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17 Natural Ways to Get Rid of Groundhogs

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17 Natural Ways to Get Rid of Groundhogs

You’ve probably seen those cute little groundhogs in your yard and garden. And if you’re like most people, you’ve probably wondered how to get rid of them.

While shooting them with a pellet gun may be the first thing that comes to mind, there are a few humane and natural ways to control these furry creatures. In this article, we’ll explore a few of the options that are available to you.


Groundhogs, or woodchucks, are closely related to squirrels [1]. They can be brown, tan, or gray and typically grow to be 16 to 20 inches long. They also have short, stocky legs and broad heads with small eyes and ears.

What Do Groundhogs Eat?

Groundhogs are primarily herbivores, which means their diet mostly consists of plants. They’ll eat anything, from grass and berries to tree bark and roots. Think clovers, dandelions, garden fruits, vegetables, etc., and they’ll eat them all.

They will also eat insects if they run out of food options.

How to Get Rid of Groundhogs Naturally

If you think you have a groundhog problem, there are a few things (home remedies and more) you can employ to remove them from your yard and garden naturally.

1. Epsom Salt

One of the natural groundhog repellents is Epsom salt. Here’s how it works: all you need to do is sprinkle a little bit of Epsom salt around the areas where you’ve seen the groundhogs, and then they’ll start to lick it up.

Sprinkle it at various corners in your yard and around plants. They hate the taste of it, and eventually they’ll move on. It might take a little while, but it’s worth a try.

And if you’re not too keen on the idea of putting salt around your garden, don’t worry; Epsom salt is not like table salt. It is good for the garden.

2. Kitty Litter and Predator Urine

You may have heard that kitty litter can be used to keep groundhogs away. And it’s true—it is effective in repelling these creatures.

Place some used kitty litter in your backyard near the entrance of the groundhog holes. The pests will smell the kitty litter and decide to go somewhere else.

Another remedy to repel groundhogs and other rodents like beavers is predator urine. You can buy products containing predator urine at most pest control stores or online.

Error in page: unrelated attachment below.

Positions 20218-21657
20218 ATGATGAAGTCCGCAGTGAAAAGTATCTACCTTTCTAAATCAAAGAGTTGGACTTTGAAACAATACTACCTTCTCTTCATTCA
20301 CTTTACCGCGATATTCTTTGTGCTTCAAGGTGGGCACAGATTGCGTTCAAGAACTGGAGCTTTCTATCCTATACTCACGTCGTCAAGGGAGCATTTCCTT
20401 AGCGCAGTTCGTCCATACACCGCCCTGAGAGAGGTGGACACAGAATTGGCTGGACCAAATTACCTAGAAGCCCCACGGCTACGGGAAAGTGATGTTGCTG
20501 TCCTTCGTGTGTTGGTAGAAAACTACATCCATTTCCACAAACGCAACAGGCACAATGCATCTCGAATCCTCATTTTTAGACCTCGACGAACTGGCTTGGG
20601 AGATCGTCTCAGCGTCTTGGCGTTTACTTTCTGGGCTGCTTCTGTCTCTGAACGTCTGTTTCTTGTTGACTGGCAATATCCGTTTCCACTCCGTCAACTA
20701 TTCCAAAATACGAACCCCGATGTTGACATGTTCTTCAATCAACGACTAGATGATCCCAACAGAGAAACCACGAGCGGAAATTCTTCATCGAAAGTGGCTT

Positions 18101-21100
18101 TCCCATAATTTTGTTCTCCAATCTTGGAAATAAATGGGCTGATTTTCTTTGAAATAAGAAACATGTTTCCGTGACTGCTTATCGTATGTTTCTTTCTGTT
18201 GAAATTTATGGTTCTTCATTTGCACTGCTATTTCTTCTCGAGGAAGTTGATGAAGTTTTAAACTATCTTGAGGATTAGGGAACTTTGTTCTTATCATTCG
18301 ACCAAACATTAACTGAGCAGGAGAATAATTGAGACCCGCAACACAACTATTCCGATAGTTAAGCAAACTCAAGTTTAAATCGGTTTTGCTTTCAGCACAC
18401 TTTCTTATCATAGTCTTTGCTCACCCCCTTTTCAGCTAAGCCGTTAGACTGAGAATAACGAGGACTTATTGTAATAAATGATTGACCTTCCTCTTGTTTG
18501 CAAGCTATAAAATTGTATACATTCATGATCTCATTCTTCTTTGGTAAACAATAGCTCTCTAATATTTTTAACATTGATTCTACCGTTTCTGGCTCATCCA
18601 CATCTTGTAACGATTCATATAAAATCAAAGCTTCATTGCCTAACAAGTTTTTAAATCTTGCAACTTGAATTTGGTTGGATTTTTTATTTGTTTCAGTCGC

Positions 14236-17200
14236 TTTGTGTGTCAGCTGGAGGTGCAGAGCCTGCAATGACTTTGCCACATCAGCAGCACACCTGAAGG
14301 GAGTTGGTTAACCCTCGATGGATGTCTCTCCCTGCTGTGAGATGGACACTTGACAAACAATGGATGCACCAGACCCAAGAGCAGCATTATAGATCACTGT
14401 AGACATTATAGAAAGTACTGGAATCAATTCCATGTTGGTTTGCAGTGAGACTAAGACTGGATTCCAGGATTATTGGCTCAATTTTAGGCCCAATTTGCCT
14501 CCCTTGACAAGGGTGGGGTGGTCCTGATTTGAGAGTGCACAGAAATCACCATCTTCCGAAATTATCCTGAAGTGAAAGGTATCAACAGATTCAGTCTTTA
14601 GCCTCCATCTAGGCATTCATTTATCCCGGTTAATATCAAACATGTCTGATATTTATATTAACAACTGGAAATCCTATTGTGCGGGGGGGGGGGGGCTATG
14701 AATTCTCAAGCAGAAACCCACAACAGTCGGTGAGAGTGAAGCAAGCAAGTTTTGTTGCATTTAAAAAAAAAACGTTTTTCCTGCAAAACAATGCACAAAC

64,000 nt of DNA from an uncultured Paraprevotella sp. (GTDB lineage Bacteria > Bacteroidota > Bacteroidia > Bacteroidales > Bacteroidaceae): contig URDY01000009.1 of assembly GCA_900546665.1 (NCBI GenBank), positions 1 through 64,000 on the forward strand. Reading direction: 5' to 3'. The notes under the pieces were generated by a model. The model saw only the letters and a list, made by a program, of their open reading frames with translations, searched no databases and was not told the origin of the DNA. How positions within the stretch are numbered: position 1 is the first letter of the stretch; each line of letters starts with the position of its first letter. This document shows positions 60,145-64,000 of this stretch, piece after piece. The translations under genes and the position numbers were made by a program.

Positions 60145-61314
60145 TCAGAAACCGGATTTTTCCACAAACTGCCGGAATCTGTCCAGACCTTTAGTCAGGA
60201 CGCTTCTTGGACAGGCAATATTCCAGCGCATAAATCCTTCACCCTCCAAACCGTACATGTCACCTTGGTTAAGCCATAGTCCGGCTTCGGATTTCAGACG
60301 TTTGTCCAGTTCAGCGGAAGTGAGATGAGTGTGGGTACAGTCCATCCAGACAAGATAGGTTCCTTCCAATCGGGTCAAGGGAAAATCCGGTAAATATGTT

Just apply it around the perimeter of your garden to deter the groundhogs. They fear predators such as coyotes and foxes. They also hate the smell of human urine.

3. Motion Detector Devices

Another safe and more humane solution to this problem is to use a motion detector device. These gadgets emit a loud noise when the pest approaches, which will scare it away.

And the best part is that they’re really easy to use—just place them near their entrances and wait for the groundhogs to leave.

You can find a wide variety of motion detector devices on the market, so there’s sure to be one that’s right for your needs.

4. Row Covers

These are thin sheets of flexible fabric that you can use to cover your plants to keep the groundhogs out. They work because the groundhogs will be denied access to your crops, so they’ll avoid your garden altogether.

5. Chicken Wire Fences

Chicken wire fences are effective because groundhogs can’t climb them if you make them high enough. Another thing you can do is bury the chicken wire a few inches into the ground so they can’t tunnel under it.

However, make sure you check the fence regularly to make sure there aren’t any gaps where the groundhogs can get through. If there are, then close them up as soon as possible.

6. Traps

You can buy or make a trap yourself. The key is to make sure it’s sturdy and won’t fall over or have an easy escape route; otherwise, the groundhog will just get away.

And don’t forget to bait the trap! I find that a piece of fruit or a small amount of peanut butter work well. Even better, you can purchase professional lures and baits such as Pro-Pest or Tomahawk CH.

The Tomahawk Extra Large Trap is a good groundhog removal tool. Moreover, it is very sturdy and will last a long time.